Favorite faux pas? “Spitting. It’s bad, but if I have to spit, I’m going to spit. I won’t spit on people’s sidewalk. David Bowie said ‘You gotta love a woman that could hock a good loogie.’ What do I do a lot? I spit.”

Who is your dream customer? “The dream customer is the little girl who came in and spent about an hour with her mom talking about art and the next day she came in with her birthday money and bought one of those bottle clusters that I make. And she already knew she was going to put her beach glass in the bottle. Those are the favorite customers. That will be part of her for many years and could quite possibly be part of who she becomes. That simple moment, you can touch other people’s lives.”

brennacurry4 If I weren’t an artist I would... “I already did all of it. I was never really a dreamer, I was more of a doer. I was a professional photographer by trade. I went to school for commercial photography. I was also a makeup artist and a graphic artist. I did head shots, I did model portfolios, I took shots of every golf course in the state. I was also a stagehand. But this is what I would be. This is it.

"I knew I would be a photographer when I was very young. I knew I was going to be an artist, period. If I wasn’t an artist I would be crazy. Art is the guarantee of sanity.”

If I could change one thing I would... “I would change my feet, because my feet hurt. I would change my shoes. Bisbee is a challenge; you don’t get to go shopping too much. I am on my feet all the time. I haven’t found the perfect shoes yet. I have been searching though. I am a vixen metal artist and vixens have to wear heels. It’s an image.”

* Brenna Curry runs Vixen Fine Art Metal Gallery at 42 Main Street, Bisbee, Arizona. She recently received the 2013 Buffalo Exchange Visual Arts Award for her painted stainless steel and creations of woven metal. For more on Buffalo Exchange, see our feature in this issue.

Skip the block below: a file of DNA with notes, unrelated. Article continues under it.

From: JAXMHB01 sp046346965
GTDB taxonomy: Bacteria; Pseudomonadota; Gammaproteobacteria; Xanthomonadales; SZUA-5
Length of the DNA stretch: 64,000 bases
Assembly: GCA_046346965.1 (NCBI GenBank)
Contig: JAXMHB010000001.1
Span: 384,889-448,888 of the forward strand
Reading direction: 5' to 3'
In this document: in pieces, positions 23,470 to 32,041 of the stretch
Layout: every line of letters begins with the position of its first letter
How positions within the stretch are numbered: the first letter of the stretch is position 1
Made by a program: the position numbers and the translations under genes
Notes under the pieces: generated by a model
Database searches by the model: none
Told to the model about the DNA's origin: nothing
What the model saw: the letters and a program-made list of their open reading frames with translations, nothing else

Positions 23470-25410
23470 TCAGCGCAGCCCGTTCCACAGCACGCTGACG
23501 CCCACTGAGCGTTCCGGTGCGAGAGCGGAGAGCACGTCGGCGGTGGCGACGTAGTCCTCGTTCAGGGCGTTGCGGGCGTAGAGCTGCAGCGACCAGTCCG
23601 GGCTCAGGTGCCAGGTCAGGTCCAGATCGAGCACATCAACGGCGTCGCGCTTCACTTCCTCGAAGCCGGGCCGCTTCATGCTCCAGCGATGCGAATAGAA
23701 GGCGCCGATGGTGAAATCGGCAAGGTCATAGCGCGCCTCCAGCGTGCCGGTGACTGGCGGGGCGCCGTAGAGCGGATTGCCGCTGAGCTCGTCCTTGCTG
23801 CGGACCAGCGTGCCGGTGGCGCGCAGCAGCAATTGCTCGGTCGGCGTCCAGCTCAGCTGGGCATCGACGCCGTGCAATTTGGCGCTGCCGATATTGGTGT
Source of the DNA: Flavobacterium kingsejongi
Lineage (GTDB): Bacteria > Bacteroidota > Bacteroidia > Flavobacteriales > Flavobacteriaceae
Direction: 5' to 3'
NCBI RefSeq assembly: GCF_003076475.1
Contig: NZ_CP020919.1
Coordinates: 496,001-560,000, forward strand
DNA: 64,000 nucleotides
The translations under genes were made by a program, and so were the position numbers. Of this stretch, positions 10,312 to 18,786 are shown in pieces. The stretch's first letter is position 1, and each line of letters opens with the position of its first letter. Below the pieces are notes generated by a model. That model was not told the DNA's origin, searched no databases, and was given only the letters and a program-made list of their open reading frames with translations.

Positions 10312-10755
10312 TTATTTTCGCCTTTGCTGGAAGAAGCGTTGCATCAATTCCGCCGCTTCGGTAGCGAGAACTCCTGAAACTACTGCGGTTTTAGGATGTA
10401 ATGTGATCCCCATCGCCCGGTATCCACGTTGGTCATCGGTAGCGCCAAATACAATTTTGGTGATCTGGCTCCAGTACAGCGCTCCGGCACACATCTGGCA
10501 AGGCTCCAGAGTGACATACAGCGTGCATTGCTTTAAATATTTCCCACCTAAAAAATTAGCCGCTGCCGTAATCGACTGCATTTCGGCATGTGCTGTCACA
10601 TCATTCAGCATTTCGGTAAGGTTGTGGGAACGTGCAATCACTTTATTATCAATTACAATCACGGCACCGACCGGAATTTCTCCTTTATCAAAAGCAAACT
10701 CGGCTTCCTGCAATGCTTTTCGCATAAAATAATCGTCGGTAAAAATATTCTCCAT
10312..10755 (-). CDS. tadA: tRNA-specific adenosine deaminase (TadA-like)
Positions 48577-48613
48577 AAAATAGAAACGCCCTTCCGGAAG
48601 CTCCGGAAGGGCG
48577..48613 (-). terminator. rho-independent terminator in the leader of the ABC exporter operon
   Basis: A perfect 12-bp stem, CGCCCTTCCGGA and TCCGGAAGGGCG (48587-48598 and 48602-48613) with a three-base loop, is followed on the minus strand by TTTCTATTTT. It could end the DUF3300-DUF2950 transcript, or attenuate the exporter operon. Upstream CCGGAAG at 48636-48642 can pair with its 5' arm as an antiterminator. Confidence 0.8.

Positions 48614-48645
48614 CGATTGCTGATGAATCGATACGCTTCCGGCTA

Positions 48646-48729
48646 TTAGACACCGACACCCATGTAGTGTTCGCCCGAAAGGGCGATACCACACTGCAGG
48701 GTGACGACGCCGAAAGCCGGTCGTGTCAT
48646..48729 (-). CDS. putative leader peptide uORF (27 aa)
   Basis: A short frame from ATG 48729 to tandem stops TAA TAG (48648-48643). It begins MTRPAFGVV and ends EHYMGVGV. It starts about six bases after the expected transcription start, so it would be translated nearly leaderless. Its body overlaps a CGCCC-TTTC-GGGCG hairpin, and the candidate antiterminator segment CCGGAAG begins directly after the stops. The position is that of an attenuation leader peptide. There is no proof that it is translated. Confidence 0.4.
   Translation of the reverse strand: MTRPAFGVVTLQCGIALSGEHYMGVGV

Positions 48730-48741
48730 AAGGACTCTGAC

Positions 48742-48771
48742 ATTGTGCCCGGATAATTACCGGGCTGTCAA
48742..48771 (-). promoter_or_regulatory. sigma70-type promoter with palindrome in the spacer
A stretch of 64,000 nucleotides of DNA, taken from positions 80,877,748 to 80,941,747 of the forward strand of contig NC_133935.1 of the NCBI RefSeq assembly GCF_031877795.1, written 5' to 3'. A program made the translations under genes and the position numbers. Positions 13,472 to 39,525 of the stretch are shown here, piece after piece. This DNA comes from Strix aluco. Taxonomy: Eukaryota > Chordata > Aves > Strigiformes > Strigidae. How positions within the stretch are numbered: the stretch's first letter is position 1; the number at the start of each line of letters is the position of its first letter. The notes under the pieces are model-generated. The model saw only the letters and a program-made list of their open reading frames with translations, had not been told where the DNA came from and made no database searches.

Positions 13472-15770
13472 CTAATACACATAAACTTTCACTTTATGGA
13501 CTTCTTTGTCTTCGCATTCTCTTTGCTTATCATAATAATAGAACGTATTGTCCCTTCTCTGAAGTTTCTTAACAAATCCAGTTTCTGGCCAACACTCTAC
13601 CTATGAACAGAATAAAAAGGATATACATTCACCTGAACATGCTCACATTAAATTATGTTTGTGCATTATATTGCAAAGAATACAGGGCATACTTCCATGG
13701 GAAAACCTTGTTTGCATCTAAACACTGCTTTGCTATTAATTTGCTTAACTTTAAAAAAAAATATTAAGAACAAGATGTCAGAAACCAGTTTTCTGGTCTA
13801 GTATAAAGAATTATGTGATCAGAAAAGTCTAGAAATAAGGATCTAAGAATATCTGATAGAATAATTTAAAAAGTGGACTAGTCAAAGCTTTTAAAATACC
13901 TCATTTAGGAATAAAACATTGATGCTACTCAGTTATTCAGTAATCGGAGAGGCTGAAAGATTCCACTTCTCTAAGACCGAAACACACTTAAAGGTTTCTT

Pleased to Meet You

Artist Valerie Galloway gets in Valentine's mood with tales of France, good perfume, and why maps have a special place in her heart. By Gillian Drummond

Valerie Galloway at Wee Gallery, 2014

Valerie Galloway. Photo © Patricia Katchur

Early bird or night owl? "By rights I'm a night owl. I used to stay up really late and get up  late. Now that I'm a mom, I'm an early bird by default. I go to bed by 10 o'clock and I'm up at 6. I need eight hours of sleep or I just can't function. I guess I'm regimented enough to do what I need to do.

"I work from home, out of an Arizona Room, which is a real luxury. I lived in New York for years. Here, you can afford to have space. The studio is organized mess, but in the rest of the house I have to have it just so or I  go crazy. [In the rest of the house] I'm a neat freak."

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Artwork courtesy of Valerie Galloway

Favorite accessory? "I don't ever leave the house without wearing perfume and lipstick, these are the two things. My mother is French. I remember an aunt we would visit in France and it would always be a big deal, what perfume you were wearing and the quality of it. I have strong memories of my grandmother visiting once every year or two and when she opened her suitcase it always smelled strongly of certain perfumes. She used to wear Caleche by Hermes. Some of my favorite perfumes are those from the '70s with similar citrusy fragrances, like O de Lancome and Cristalle by Chanel."

Favorite faux pas? "I could go on and on about those but they seem to always be about sending the wrong text to the wrong person and then having to explain myself, or mistakes with the auto-correct function on my iPhone. I only got an iPhone last year and I'm not tech-savvy. I need my hand held."

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These pendants are part of a set of Valentines-themed products on sale at Yikes Toy Store. Photo courtesy of Valerie Galloway